In my previous post I said that my #1 rule of theology is that God is Good (all the time). That got the pretty obvious follow-up question in the comments, "what do I mean by good?"
It's a reasonable question. We might agree, after all, that "God is Good" (all the time), and disagree entirely on what that looks like. I think it is important to keep your core affirmations simple, precisely so they are stable enough to support a rational system of ideas and beliefs. So while, I'm happy to try and give some definition to my meaning of "good" I wouldn't include this stuff in my rule, because my opinions can and do change sometimes (and on a rare occasion I'm even wrong).
So what can I say about "good"? I will say that it is an immense concept - a quality which can be applied to people, situations, behaviors, and things. It has overwhelmingly positive connotations, be they moral, artistic or emotional. When we say someone or something is good, it is a positive affirmation. A statement of support. An indication that it is "right" or "virtuous". A "good" thing is itself in a way that is proper or laudatory, even exemplary. But these are all ways of getting at the concept generally. I can be more specific.
"Good" is the object of moral reasoning. It has been defined variously, by different schools of ethics, as "seeking the greatest benefit for the greatest number" (utilitarianism), "never treating another person as a means to an end, but only as an end in themself" (deontology), or "perfecting oneself through habits of virtue" (virtue ethics). There are more ways of approaching this, but the central agreement here is that there is such a thing as "good" and it is possible to deduce what is good for a particular person or in a particular situation via reason, experience, observation and rules.
One way of describing the process of moral reasoning for arriving at the "good" is the ascription of value. We ascribe value to tangible and intangible factors alike in attempting to determine what is the best course of action or way of being. For example, we value things like "freedom", "truth", and "safety". By placing relative value on these things we can then begin to discern right from wrong by whether or not it promotes or injures these values. Everything, from individual actions, to patterns of behavior, to the substance of a person is valuable in this sense, in different degrees. When something is highly valuable we call it "good". When something has extremely low value, or a primarily detrimental effect on higher values we call it "bad". This makes ethical calculation complex indeed, but also crucial.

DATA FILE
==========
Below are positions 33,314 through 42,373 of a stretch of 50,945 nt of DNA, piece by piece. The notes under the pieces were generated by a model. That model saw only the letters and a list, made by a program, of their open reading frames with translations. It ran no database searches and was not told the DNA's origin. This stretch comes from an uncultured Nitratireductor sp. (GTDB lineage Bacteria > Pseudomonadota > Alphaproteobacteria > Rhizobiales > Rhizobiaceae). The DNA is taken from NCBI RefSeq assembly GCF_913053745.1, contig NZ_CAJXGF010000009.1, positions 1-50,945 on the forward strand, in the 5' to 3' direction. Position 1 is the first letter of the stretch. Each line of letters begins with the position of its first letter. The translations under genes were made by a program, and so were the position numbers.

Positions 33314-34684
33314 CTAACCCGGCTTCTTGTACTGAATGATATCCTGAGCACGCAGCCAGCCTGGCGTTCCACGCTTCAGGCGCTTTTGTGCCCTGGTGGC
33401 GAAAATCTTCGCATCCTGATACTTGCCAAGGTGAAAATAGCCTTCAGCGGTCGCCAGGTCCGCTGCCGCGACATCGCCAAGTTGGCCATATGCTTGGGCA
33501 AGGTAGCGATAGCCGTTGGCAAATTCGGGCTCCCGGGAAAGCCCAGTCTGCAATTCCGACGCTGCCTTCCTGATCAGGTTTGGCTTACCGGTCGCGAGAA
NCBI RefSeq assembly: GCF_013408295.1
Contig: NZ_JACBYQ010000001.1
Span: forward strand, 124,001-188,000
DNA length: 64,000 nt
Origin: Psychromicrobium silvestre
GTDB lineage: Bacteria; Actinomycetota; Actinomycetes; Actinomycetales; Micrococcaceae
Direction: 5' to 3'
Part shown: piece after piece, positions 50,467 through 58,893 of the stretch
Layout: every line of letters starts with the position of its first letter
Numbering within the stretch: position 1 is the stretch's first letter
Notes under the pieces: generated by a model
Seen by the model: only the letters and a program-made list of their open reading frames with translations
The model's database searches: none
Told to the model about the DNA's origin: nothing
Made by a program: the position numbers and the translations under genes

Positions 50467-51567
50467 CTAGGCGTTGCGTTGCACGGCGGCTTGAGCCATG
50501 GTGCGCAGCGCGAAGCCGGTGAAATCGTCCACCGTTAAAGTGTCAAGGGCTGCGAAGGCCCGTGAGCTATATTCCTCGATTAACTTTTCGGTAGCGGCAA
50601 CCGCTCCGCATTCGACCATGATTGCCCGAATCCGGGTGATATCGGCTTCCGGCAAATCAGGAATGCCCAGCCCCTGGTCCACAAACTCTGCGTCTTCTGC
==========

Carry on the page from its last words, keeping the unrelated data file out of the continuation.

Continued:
There is no way of getting around the fact that relative valuation of moral "goods" is extremely subjective. You and I are going to disagree on whether "freedom" or "truth" is more valuable. This makes it difficult to make very definitive statements about what is good. Openness to persuasion is thus a virtue, a "good", I believe we should value, but ultimately we have to agree that the "good" is something worth pursuing and it is attainable in some degree. If we don't at least agree on that, then the conversation was over before it started.
How does this relate to what I mean by saying "God is Good"?
First, "goodness" like God is somewhat inscrutable. It eludes perfect understanding. However, like God, "goodness" is indeed knowable, and it is imperative on us to seek to know it. The quest to know God and the quest to know what is good are intimately related, because God is the ultimate definition of good. Where we are forced often to choose between relative goods, sometimes sacrificing a lesser good for the greater, God retains the value of all goods at all times. Indeed, God increases the value of all goods infinitely. In God, every good attains its perfection and no imperfections are found.
To say "God is Good", is not like saying "Mozart's music is good" or "charity is good". It is saying, "God IS Good". God is the essence of good. God is pure, distilled, good.
So many of our theological questions, failing to grasp this, start with false premises. For example, the possibility of universal salvation is often said to be in conflict with free will. Some will say, for God to be good God must save everyone and permit no suffering, but others will say that for God to be good God must permit his creation a choice, which means there is a possibility some will not be saved. God does not have to choose between valuing freedom and salvation. God is capable of valuing both to their utmost or God is not Good. And God is Good. (All the time).